As pandemic restrictions on live music finally eased, Jadagu took a year out of college to tour with indie acts Faye Webster, Wet and Frankie Cosmos. “I learned more from that year of touring than a whole year of college. Learning about the music business in real time gave me double exposure, in a way.” It was between these tours that Jadagu wrote most of ‘Aperture’, the periods of stillness in between life on the road prompting self-reflection and creativity. “I ended up writing an album about the transitional experience of coming into my early 20s. I had left the space I previously occupied for the space that I wanted to be in,” she explains.

The theme of “aperture” is an interesting one. Jadagu picked up the word from her college friend and album photographer Sterling Smith, who kept fixating on aperture during the photoshoot for her album cover. “He explained to me that aperture is a measure of how much light the lens lets into the camera. Something about that really stuck with me”, Jadagu says. “As a young person today, you have to know how to choose what to carry with you from your experiences and what to leave behind, what to close the light on.”

She sings of experiences like these on ‘Aperture’, the depths of her lyrical introspection amplified by the synthy, experimental soundscapes of French producer Max Robert Baby. Jadagu questions aspects of her religious upbringing on the hazy, distortive ‘Letter To Myself’, delivering observations like: “She said to put my hands together / Gave my life up to a man that I’ve never met”.

Hannah jadagu
Credit: Sterling Smith


On the lightly psychedelic album closer ‘Your Thoughts Are Ur Biggest Obstacle’, Jadagu paints a picture of the anxiety and loneliness of being a young adult today: “Yesterday I called my friends all up again / They didn’t know but I was steadily caving in”. “I wrote that at the beginning of the pandemic”, Jadagu explains. “I had just lost my job working at the potato stand in the mall. I had so much anxiety. This is a song for the anxious baddies out there, and a reminder that your biggest hater is often yourself.”

One of Jadagu’s favourite album tracks, the slick and rhythmic ‘Admit It’, is a love letter to her older sister. “I will admit I want to be there for you / All of the times that you have helped me through”, Jadagu sings in her honour. The slow, sultry track reflects some of Jadagu’s key sonic influences for the album, including her “favourite indie pop girlies like Beabadoobee and Clairo”, with touches of sticky production a nod to “the PC music girls like Charli XCX and Caroline Polachek, who I am always inspired by.”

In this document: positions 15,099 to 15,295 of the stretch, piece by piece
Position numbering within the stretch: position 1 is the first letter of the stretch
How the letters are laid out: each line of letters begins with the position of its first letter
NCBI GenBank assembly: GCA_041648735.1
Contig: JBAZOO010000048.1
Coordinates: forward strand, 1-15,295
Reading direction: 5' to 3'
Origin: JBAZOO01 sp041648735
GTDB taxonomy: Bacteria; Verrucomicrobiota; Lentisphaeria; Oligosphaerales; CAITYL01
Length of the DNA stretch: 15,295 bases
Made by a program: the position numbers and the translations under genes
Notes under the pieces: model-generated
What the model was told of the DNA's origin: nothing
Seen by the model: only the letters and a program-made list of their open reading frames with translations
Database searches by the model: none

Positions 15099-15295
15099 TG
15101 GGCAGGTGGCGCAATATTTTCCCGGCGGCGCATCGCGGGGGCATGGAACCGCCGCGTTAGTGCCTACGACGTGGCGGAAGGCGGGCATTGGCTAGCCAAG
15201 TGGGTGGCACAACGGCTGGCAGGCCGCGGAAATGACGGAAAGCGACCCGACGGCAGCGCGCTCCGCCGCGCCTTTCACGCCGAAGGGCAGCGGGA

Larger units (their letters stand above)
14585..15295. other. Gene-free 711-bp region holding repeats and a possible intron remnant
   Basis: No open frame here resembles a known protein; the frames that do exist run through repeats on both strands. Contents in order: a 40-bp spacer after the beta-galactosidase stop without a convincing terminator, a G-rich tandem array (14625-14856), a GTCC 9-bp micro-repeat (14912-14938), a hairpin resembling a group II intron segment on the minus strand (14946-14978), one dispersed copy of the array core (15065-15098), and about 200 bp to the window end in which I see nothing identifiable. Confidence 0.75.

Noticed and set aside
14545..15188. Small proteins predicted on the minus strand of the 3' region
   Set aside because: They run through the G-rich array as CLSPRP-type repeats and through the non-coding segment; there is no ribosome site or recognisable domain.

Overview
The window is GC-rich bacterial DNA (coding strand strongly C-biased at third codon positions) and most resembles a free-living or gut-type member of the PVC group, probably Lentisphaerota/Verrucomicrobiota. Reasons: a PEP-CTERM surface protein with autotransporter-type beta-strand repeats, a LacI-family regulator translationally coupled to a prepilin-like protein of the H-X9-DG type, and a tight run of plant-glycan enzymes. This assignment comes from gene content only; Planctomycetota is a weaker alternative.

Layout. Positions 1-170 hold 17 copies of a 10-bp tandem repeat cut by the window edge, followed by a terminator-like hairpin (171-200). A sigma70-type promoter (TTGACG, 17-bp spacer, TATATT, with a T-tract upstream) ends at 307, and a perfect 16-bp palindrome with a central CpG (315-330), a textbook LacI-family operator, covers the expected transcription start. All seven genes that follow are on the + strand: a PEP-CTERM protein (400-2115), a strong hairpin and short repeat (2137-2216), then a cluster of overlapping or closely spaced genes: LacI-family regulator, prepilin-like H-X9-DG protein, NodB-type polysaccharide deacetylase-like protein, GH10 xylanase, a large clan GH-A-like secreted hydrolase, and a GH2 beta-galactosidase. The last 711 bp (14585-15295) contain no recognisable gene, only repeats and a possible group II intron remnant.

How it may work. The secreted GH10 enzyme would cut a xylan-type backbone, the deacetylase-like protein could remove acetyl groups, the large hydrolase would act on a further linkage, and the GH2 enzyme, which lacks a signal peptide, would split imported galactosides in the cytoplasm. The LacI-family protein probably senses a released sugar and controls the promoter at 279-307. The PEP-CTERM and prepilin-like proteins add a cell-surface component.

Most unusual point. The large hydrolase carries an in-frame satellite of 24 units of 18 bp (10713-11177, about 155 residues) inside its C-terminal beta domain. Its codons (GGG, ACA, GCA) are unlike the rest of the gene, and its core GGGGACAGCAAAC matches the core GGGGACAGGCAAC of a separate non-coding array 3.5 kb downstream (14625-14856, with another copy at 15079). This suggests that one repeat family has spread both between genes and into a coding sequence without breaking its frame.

Harkening to the aperture theme, these songs are a potent blend of light and dark. Not quite sombre and gloomy, but never ecstatically happy either, the songs flit between uplifting lyrics and moody sonic textures, and vice versa. “The music reflects how much push and pull we have at this age”, says Jadagu. “You’ll be stressed at 3pm, then by 6pm, you’re ready to start drinking early. Some of the songs sound happy, but the lyrics reveal that you’re actually going through it.”

For now, Jadagu is continuing to get the best of both worlds (to quote famous fictional pop star and student, Hannah Montana). “I’m walking the fine line of having class at 12 and an interview at 2”, Jadagu jokes. Whether it’s light and dark, or finishing work on her debut album in Paris and being back in class the next day, it’s clear that for Jadagu, the beauty is all in the balance.

Hannah Jadagu’s debut album ‘Aperture’ will be released on May 19 via Sub Pop

Radar Roundup: sign up and get our weekly new music newsletter


More Stories:

Sponsored Stories: